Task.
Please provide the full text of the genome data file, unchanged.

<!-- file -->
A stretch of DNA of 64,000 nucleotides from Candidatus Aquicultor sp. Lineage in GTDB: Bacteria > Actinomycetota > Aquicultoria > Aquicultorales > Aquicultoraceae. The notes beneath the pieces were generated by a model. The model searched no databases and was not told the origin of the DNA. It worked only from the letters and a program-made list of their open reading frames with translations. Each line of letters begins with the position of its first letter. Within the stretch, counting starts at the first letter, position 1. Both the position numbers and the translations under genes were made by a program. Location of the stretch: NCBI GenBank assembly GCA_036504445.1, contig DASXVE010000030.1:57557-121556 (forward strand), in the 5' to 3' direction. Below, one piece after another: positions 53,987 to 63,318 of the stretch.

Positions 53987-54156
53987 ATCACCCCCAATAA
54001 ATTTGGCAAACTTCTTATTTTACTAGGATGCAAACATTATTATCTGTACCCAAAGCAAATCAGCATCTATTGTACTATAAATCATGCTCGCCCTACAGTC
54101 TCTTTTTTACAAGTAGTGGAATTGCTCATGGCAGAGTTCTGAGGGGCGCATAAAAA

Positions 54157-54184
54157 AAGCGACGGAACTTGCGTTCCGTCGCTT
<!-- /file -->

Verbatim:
A stretch of DNA of 64,000 nucleotides from Candidatus Aquicultor sp. Lineage in GTDB: Bacteria > Actinomycetota > Aquicultoria > Aquicultorales > Aquicultoraceae. The notes beneath the pieces were generated by a model. The model searched no databases and was not told the origin of the DNA. It worked only from the letters and a program-made list of their open reading frames with translations. Each line of letters begins with the position of its first letter. Within the stretch, counting starts at the first letter, position 1. Both the position numbers and the translations under genes were made by a program. Location of the stretch: NCBI GenBank assembly GCA_036504445.1, contig DASXVE010000030.1:57557-121556 (forward strand), in the 5' to 3' direction. Below, one piece after another: positions 53,987 to 63,318 of the stretch.

Positions 53987-54156
53987 ATCACCCCCAATAA
54001 ATTTGGCAAACTTCTTATTTTACTAGGATGCAAACATTATTATCTGTACCCAAAGCAAATCAGCATCTATTGTACTATAAATCATGCTCGCCCTACAGTC
54101 TCTTTTTTACAAGTAGTGGAATTGCTCATGGCAGAGTTCTGAGGGGCGCATAAAAA

Positions 54157-54184
54157 AAGCGACGGAACTTGCGTTCCGTCGCTT